Malloy: Speaking just here in Ohio, just last year, Ohio Medicaid prescription benefit plans have actually expanded CGM access to all patients regardless of insulin dependence, and that was a large change. From a federal standpoint, most people know Medicare expanded coverage to patients on just a single dose of insulin, which really expanded previous requirements where it was 3 or more administrations a day. So, even in just that short 1-year period, my practice has changed quite a bit in the patients we’re able to offer CGM to. I think there's still a ways to go in improving access to patients that are either not on insulin or patients that are not able to afford co-payments for these devices since they are still fairly expensive for those who have large deductibles and items like that that we're not able to defray, and unlike some medications, they don't have a lot of the patient assistance programs that are at our disposal. But, in general, it's really been quite a big expansion over the last several years.

AJMC: What is the difference between insulin pumps and CGMs and what are the pros and cons of each?

Kevin Borst, DO – Cleveland Clinic

Kevin Borst, DO – Cleveland Clinic

Borst: An insulin pump is a delivery system for insulin, so this is something that insulin goes in and is administering insulin to a patient. A continuous glucose monitor is something just monitoring the blood glucose. The pros of an insulin pump vs just taking shots are many. The main one is you're able to fine-tune the dosing of the insulin a lot more precisely with a pump than you are with shots. During pregnancy, that's important because you're trying to achieve very stringent targets. So, if a patient needs 5.7 units of insulin, I want them to get 5.7, not 6, not 4. As far as continuous glucose monitoring goes, I think that this is a great option for many patients who are pregnant, in particular if they're taking insulin, because even if they're not on an insulin pump, they still have very stringent targets for what they need to do when they're pregnant. I think that, if nothing else, there's value in knowing for the patient and knowing what's going on with their blood sugars all the time. They're able to see what happens right after they eat something, for example, and sometimes that will lead to modification in diet or modification in behavior whenever they're actually able to see what's going on with their blood sugars at times that they would not normally be checking it.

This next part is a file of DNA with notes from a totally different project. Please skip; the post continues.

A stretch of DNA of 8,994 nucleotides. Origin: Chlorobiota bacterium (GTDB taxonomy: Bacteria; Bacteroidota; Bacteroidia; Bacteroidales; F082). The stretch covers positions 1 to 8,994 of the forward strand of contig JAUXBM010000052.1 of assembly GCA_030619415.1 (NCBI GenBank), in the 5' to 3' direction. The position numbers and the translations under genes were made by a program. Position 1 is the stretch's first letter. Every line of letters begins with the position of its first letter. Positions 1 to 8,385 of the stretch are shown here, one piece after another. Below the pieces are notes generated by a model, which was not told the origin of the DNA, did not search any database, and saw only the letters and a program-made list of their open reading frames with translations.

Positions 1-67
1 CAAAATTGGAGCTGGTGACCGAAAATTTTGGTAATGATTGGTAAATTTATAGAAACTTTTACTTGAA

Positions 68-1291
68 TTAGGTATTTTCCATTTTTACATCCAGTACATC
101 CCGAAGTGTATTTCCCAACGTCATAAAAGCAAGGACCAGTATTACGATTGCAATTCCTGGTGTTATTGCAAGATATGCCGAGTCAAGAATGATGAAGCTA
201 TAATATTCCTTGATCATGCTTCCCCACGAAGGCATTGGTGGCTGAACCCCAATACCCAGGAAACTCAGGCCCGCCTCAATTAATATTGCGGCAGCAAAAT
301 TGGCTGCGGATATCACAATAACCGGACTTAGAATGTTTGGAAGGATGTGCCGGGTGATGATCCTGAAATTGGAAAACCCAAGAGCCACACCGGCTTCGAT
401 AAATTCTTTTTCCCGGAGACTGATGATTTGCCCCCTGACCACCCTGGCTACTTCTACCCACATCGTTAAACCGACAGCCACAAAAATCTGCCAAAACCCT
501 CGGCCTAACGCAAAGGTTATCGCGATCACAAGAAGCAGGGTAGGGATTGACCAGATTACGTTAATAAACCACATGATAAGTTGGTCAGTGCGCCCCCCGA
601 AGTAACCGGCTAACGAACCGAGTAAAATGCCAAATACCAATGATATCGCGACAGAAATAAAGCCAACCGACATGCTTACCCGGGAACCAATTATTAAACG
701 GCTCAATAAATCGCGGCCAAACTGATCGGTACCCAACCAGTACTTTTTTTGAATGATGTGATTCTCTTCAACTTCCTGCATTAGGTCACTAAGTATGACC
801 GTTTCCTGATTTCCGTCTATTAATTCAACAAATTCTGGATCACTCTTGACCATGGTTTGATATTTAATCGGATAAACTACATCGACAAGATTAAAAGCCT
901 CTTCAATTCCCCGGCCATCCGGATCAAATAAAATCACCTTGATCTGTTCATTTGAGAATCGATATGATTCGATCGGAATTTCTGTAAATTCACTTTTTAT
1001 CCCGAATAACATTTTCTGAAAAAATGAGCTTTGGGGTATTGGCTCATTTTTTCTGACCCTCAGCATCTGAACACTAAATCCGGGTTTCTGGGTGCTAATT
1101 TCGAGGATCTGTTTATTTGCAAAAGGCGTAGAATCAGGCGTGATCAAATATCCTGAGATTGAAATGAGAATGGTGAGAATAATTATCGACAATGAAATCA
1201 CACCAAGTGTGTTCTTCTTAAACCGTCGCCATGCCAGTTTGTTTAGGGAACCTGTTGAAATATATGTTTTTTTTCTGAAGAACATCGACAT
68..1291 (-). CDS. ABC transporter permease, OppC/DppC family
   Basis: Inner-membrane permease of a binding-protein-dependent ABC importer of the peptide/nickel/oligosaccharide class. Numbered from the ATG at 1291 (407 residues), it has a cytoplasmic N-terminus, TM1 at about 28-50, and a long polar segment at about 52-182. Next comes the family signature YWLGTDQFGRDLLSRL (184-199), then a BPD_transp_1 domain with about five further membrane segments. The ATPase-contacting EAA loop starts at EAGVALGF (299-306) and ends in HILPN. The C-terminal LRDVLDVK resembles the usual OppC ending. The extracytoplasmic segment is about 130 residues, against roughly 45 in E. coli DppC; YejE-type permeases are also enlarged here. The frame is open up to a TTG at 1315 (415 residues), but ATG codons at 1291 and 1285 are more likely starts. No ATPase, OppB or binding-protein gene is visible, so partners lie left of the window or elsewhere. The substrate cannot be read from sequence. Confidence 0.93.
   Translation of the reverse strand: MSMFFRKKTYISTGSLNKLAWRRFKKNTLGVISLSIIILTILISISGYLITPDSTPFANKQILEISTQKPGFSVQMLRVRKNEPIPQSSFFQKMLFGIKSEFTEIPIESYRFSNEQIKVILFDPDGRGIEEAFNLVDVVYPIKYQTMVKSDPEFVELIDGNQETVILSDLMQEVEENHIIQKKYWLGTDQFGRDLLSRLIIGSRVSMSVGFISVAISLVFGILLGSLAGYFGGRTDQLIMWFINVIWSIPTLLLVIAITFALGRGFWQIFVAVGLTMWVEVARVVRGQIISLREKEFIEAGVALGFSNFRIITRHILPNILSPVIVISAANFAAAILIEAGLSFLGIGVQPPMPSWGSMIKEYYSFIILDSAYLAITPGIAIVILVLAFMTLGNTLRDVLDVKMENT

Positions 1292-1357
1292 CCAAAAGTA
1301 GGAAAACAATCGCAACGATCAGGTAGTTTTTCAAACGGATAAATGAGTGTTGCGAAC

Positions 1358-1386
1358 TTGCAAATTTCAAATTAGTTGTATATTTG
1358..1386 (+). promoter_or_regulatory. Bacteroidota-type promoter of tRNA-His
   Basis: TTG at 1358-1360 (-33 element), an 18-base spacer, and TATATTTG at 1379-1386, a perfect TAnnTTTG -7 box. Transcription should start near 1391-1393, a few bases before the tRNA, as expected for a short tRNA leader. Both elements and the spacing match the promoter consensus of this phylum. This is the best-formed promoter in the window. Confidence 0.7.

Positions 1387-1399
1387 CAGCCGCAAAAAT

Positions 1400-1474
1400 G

AJMC: What challenges are there still with utilizing diabetes technology like CGM?

Isaacs: Especially in pregnancy, the challenge is that these automated insulin delivery systems aren't really designed for pregnancy in mind. The targets for pregnancy, for example, are fasting [blood glucose] under 95 mg/dL, and 1 hour postprandial under 140 mg/dL. We have one system that goes down to 100 mg/dL; the others have targets of 110 or 112 to 120 mg/dL. So the targets aren't quite exactly where we would like for pregnancy, but we still find ways to work with them, because they're often better than if we didn't have that technology at all, so those are some challenges. And there's always things that come up like that technology isn't perfect all the time, so knowing how to problem solve if the CGM stops working or the pump stops working, still having those basic survival skills are important because technology can fail at times.